Not done yet? Diver Abby Johnston relishes return from Rio, hints at possible return for 2020 Olympics

<p>Duke diving head coach Nunzio Esposto was with Johnston in Rio as part of the U.S. coaching staff.&nbsp;</p>

Duke diving head coach Nunzio Esposto was with Johnston in Rio as part of the U.S. coaching staff. 

For most Olympic athletes, life after the Olympics means reliving the experience, then hopping right back into workouts and training for the next competition. 

But for former Blue Devil diving star Abby Johnston, it meant continuing her medical school journey after hanging up her suit—at least for now.

Coming off a 12th-place finish in the 3-meter competition in Rio, Johnston is back as a full-time medical student at Duke. The former NCAA champion earned a silver medal at the 2012 London Olympics in the synchronized 3-meter event before finishing her undergraduate degree at the University in 2013 and starting medical school in 2014.

Johnston balanced her preparation to become a doctor with her training for the Rio Olympics, and despite taking a break from diving now has more to balance after getting engaged to Sam McGrath. A graduate assistant with Duke’s football team who works with the team’s linebackers, McGrath asked Johnston to marry him earlier this summer before traveling to Brazil to watch his fiancé compete. 

“Now it’s medical school, wedding planning,” Johnston said Saturday before Duke’s game against Virginia at Wallace Wade Stadium. “I’m entering my clinical rotations in the hospital and looking back to Rio, it feels like a lifetime ago.”

Before the Olympics, Johnston was juggling medical school classes with two diving practices per day. Now that she can devote her time fully to medicine, however, she spends most of her time in the hospital rather than in the pool. 

Her medical interests include neurology and psychiatry, and she said she plans to eventually work in emergency medicine.

“It fits well with my personality. It’s fast-paced, high-pressure, you don’t really know what’s going to come through that door,” Johnston said. “I like that it’s always changing and something different.”

Although Johnston said before competing in August that the Rio Olympics would be her last diving competition, when asked if she had retired Saturday, the Upper Arlington, Ohio, native had a different response.

“[I’m] not officially [retired], no....I haven’t completely shut the door,” Johnston added. “It was a bit of a rollercoaster [after London], I was hurt and I was like, ‘I don’t want to do this anymore,’ and then I decided maybe I do want to do it. It was an up-and-down ride of whether or not I wanted to go to another Olympics and to put myself in that emotional rollercoaster and try to evaluate if I miss jumping in the pool or if I’m ready to start the next chapter.”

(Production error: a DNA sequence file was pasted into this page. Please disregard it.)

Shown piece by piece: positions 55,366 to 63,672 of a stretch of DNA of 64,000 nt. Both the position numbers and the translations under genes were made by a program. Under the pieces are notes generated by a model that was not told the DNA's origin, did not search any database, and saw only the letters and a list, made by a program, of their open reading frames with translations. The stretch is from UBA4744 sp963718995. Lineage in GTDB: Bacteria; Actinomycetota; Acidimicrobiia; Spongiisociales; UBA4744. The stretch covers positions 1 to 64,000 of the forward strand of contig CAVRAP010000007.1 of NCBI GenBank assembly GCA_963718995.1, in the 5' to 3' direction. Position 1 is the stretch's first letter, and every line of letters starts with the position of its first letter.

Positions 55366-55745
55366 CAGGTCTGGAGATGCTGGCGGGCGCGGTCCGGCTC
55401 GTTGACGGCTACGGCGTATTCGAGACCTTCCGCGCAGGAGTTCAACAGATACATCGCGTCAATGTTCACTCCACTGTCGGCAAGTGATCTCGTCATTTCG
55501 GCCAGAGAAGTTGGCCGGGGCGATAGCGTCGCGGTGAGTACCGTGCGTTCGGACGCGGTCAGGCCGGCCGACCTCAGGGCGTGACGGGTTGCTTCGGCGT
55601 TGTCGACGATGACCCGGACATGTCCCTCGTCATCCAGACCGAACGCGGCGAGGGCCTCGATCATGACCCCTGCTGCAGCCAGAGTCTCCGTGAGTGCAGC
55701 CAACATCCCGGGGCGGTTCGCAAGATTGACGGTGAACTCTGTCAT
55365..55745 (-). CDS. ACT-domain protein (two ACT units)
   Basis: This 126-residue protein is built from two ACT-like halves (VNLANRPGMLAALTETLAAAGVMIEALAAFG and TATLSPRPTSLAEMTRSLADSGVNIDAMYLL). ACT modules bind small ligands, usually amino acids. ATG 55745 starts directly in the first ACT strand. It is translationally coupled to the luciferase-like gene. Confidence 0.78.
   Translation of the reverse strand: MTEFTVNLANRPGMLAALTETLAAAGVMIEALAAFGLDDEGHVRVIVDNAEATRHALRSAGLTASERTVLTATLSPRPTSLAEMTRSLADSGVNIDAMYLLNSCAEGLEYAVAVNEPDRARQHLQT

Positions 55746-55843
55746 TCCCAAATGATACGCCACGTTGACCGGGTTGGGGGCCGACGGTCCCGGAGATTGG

After ending America’s 12-year medal drought in 2012 with partner Kelci Bryant, Johnston found herself alone on the platform in Rio. She finished fifth in the individual event’s semifinals before struggling in the final round en route to a 12th-place finish. 

However, Johnston’s rapid transition to the individual competition showed that the former synchronized star could hold her own by herself.

“It was a different mindset competing as an individual rather than a synchronized pair,” Johnston said. “I always sort of pigeon-holed myself as a synchronized diver and I doubted whether or not I could be internationally competitive as an individual. My performance throughout the Olympics showed that I belonged with the best of them.”

Although Johnston did not win a medal in Rio like she did in London, she said she thoroughly enjoyed what was potentially her final Olympic experience. 

From taking in Brazilian culture to the outpouring of support from family, friends and Duke’s athletic department, Johnston could not have imagined a more complete Olympic experience. Duke diving head coach Nunzio Esposto was with Johnston every step of the way.

“It was surreal to think that this is probably my last dive,” Johnston said. “It was such a great moment because my family was there, my fiancé, my coach.… I just felt really loved and appreciated by everyone who helped me get to this point.”

Because of the U.S. swimming and diving team’s recent success in Rio, Johnston and her teammates were invited to the White House, where President Barack Obama congratulated them and several other Olympians on their accomplishments. 

The White House trip capped off a whirlwind few months for the 26-year old.

“My favorite memory and my last memory from this Olympics was standing on the board in the finals and hearing ‘Abby Johnston representing the United States of America,’” Johnston said. “That feeling is just something you take so much pride in.”

At least for now, however, Johnston will push that pride aside and focus on her medical school endeavors. 

But don’t count out one of Duke’s most decorated athletes just yet for the 2020 Tokyo Olympics.

“Realistically, in a sport like diving, you need to make a really solid two-year run. If I take a break and dabble in competition for the next few years, I can ramp it back up in time for Tokyo, which fits with my school schedule,” Johnston said. “This is going to be a really nice Olympics. Maybe I want to go.”

Sam Turken and Brian Mazur contributed reporting.


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